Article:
I would be delighted to hear from you if you have any positive or negative feedback on my thoughts. Also, if you have any specific topic you would like me to cover, please post the same and I will try my best to include it in upcoming blogs.

 

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4 thoughts on “What this Journey is about?

  1. To extend your analogy though:
    Pretty much anyone can make a baby. All it takes is a little know how, a bit of practice and usually (if you live in the UK) a lot of alcohol. The process is organic and unless disaster strikes (which, alas, it can frequently do) you will, with a bit of effort, deliver something.

    However building a car requires a factory! Factories require planning, logistics and an entire infrastructure, which is costly. Add the fact that there are relatively few people around who know how to build and maintain a factory, and that those people are typically not the same people who will work in that factory building cars, and the cost increases.

    So while I agree with the sentiment of the post, I think you may have oversimplified the transition from one state to another – which can be additionally complicated by still needing to look after the baby!

    My question would be how does a business know where the sweet spot is, between investing in the factory infrastructure against another drunken fumble resulting in a second baby? How can this cost be quantified and justified?

    • Very valid extension to the analogy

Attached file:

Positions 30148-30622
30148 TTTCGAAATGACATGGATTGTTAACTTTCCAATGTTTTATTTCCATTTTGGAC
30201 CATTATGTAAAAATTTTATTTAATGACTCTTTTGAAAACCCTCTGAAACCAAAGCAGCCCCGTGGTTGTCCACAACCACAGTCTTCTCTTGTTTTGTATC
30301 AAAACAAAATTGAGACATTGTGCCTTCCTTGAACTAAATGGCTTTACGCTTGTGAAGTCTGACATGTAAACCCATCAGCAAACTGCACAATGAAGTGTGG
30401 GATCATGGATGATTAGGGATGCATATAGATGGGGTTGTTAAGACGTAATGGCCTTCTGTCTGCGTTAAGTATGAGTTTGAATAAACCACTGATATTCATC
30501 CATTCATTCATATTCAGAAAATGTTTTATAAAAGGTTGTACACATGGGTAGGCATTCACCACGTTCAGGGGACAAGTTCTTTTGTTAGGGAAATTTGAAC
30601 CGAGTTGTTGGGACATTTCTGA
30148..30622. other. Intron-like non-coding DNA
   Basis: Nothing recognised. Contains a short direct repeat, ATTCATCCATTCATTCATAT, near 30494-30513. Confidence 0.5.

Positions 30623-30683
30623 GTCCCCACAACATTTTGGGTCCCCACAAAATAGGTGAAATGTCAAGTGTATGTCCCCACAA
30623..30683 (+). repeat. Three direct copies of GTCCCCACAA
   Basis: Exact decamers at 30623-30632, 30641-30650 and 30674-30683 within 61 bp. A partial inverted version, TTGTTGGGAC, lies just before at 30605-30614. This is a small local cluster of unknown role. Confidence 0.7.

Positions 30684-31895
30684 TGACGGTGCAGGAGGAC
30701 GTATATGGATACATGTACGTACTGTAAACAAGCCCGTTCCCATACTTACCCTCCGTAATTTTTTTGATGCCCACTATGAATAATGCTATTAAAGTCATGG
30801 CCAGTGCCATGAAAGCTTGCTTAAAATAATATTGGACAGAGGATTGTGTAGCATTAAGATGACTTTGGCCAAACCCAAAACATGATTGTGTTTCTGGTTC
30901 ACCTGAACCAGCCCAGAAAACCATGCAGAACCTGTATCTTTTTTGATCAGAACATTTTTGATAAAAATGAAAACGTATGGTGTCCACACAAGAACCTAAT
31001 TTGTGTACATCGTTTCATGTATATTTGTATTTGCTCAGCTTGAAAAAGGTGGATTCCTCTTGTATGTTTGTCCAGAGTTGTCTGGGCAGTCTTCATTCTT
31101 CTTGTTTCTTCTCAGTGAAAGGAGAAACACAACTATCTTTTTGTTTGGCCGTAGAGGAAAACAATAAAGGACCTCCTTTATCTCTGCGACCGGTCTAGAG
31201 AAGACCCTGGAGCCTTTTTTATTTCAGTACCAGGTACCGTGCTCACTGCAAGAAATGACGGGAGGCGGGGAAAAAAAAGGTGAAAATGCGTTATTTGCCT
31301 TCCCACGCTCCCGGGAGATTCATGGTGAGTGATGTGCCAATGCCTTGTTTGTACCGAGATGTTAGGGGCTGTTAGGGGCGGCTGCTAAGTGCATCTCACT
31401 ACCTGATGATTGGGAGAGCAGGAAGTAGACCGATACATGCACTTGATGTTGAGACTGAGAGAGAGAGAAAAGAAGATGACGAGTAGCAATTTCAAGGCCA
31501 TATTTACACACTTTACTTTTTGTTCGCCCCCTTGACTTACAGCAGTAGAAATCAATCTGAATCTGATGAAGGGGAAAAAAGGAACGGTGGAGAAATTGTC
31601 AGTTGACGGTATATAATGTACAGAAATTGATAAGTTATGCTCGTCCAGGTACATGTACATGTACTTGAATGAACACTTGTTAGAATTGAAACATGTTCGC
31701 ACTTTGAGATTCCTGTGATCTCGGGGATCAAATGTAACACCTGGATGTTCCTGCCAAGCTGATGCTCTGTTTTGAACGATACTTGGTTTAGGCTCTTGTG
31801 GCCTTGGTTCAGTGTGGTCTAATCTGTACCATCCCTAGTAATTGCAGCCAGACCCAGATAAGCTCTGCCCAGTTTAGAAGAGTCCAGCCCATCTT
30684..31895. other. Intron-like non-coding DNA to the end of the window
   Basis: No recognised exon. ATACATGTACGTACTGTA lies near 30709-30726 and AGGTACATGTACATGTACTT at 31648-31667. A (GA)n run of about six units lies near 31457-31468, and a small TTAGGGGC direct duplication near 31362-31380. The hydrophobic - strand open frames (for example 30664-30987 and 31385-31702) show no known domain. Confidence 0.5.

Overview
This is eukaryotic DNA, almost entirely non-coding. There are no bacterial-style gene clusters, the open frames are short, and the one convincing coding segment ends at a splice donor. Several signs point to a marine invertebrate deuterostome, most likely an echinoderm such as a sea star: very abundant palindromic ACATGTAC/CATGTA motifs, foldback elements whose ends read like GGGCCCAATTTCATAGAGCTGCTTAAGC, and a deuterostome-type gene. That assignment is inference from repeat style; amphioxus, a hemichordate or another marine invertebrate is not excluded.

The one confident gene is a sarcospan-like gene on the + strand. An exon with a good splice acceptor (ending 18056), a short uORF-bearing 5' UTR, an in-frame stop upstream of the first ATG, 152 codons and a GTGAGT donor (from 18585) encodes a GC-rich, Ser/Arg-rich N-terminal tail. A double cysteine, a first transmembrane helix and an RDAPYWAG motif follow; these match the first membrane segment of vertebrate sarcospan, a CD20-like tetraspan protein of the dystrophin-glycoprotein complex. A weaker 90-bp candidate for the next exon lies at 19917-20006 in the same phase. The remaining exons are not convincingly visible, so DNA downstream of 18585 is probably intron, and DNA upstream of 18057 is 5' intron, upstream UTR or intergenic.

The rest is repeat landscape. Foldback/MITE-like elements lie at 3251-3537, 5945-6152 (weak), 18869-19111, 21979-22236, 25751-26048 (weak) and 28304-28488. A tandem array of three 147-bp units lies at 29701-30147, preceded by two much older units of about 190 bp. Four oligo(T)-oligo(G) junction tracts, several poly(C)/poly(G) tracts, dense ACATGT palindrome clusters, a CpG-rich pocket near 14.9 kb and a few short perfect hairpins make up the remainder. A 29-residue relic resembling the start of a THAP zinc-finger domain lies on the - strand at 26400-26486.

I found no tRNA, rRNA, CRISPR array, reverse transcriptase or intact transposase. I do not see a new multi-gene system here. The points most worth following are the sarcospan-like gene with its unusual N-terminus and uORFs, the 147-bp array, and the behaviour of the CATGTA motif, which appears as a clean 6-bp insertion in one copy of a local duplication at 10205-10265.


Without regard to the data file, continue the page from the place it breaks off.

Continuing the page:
The transition is never ever easy. Infact it is one of the most complex shift in the mindset. This is the reason not many people/large organizations have being able to transition.
      As far as large enterprise scaling for digital is concerned, due to very nature of digital, question for business is not “Why and when” to transition but it is more about “How” to transition. This is not optional. If you may make a choice of not transitioning assuming it is only “Second” baby then it will be a big mistake as with digital if you make that choice then you will spend most of your life in hospital maternity ward

  2. These analogies really resonate with me. I think this is a really nice way of looking at it. I also think dav3green makes a great point when asking what the business case is for moving from the baby approach to the car approach. I’d love to see more exploration on the trade offs, or decision criteria, that would factor into whether a particular organization truly needs to change. Yes, we all know that we need to move our digital experiences along at the rate of change of customer behavior, but I think that only applies to certain parts of the enterprise technology on which those experiences are built. So how do we decide where to invest? What is the nature and scale of that investment? I think we need to find the set of decision criteria that tell us what investment to make, and how to make it (if, and only if, it makes sense for a particular enterprise to change).

    I’d also love to see a post on what the car version looks like in practice. What does it take to build a manufacturing line? How should it operate? What are the tools and processes involved?